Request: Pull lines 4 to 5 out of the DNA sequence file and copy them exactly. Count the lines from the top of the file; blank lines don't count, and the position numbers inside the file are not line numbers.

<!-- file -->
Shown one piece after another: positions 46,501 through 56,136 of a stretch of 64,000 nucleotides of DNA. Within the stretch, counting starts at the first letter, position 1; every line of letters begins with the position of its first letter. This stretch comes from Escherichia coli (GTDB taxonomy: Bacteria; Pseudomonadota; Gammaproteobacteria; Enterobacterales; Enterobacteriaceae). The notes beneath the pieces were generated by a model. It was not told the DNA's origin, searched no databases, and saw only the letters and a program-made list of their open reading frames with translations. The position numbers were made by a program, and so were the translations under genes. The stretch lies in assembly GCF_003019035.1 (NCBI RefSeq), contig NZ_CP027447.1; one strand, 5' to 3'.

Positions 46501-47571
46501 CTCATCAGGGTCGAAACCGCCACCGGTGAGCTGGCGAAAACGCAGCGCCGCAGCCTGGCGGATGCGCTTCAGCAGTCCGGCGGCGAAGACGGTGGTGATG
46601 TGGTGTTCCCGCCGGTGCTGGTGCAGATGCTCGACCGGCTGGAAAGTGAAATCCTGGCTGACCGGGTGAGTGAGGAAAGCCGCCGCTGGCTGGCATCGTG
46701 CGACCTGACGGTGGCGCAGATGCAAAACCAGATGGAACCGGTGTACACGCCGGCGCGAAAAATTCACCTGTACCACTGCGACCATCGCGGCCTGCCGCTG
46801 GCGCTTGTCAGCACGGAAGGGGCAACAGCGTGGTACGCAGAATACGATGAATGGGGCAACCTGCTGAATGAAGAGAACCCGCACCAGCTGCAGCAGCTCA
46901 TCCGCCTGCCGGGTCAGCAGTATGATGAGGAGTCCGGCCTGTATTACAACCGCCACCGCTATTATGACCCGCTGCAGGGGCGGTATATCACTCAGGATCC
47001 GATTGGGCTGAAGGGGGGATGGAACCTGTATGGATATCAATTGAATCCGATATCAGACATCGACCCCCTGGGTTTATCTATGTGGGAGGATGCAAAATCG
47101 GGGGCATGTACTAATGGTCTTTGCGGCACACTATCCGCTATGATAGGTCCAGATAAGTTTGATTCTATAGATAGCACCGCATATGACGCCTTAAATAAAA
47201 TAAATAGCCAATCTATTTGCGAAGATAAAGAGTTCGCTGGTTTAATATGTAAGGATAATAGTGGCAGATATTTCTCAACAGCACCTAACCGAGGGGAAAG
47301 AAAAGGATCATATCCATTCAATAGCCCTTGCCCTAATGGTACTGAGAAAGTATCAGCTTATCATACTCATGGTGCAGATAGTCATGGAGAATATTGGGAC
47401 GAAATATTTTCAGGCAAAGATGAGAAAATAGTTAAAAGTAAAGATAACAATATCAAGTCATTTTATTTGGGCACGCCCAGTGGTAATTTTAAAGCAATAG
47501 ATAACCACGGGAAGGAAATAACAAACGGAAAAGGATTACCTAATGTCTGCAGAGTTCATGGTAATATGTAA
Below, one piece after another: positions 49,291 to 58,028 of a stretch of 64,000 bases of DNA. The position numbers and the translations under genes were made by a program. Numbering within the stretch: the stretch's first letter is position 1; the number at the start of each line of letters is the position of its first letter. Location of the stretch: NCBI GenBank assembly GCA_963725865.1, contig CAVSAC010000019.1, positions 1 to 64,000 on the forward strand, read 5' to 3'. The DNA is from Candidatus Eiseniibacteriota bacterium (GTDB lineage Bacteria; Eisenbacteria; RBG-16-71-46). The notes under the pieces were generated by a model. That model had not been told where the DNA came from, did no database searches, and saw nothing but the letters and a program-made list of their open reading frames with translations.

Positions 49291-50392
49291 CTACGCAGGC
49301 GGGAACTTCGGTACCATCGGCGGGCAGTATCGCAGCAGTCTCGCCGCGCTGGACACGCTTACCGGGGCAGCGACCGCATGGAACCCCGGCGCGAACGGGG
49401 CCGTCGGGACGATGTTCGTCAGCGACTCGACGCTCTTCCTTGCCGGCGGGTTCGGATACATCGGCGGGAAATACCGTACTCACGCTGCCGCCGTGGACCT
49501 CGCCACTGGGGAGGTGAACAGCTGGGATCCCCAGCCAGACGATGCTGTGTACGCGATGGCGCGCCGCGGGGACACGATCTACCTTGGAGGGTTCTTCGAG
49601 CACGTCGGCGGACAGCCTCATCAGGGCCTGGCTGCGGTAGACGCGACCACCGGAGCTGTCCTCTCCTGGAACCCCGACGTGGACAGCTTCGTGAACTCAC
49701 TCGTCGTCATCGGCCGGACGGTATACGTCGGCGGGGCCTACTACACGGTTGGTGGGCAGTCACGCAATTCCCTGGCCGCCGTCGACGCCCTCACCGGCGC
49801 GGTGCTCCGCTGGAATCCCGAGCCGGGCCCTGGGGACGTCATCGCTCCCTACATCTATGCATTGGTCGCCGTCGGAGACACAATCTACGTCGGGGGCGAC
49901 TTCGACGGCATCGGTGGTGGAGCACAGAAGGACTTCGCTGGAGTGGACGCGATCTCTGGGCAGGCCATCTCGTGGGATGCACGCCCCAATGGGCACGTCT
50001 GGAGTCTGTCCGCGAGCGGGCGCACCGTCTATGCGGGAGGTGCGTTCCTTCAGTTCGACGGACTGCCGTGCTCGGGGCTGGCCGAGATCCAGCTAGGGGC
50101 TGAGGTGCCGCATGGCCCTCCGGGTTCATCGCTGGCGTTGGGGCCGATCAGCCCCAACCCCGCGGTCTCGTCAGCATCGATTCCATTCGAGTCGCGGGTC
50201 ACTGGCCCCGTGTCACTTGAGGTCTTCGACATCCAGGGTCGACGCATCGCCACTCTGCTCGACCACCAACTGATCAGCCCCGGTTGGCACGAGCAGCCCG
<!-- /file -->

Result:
46601 TGGTGTTCCCGCCGGTGCTGGTGCAGATGCTCGACCGGCTGGAAAGTGAAATCCTGGCTGACCGGGTGAGTGAGGAAAGCCGCCGCTGGCTGGCATCGTG
46701 CGACCTGACGGTGGCGCAGATGCAAAACCAGATGGAACCGGTGTACACGCCGGCGCGAAAAATTCACCTGTACCACTGCGACCATCGCGGCCTGCCGCTG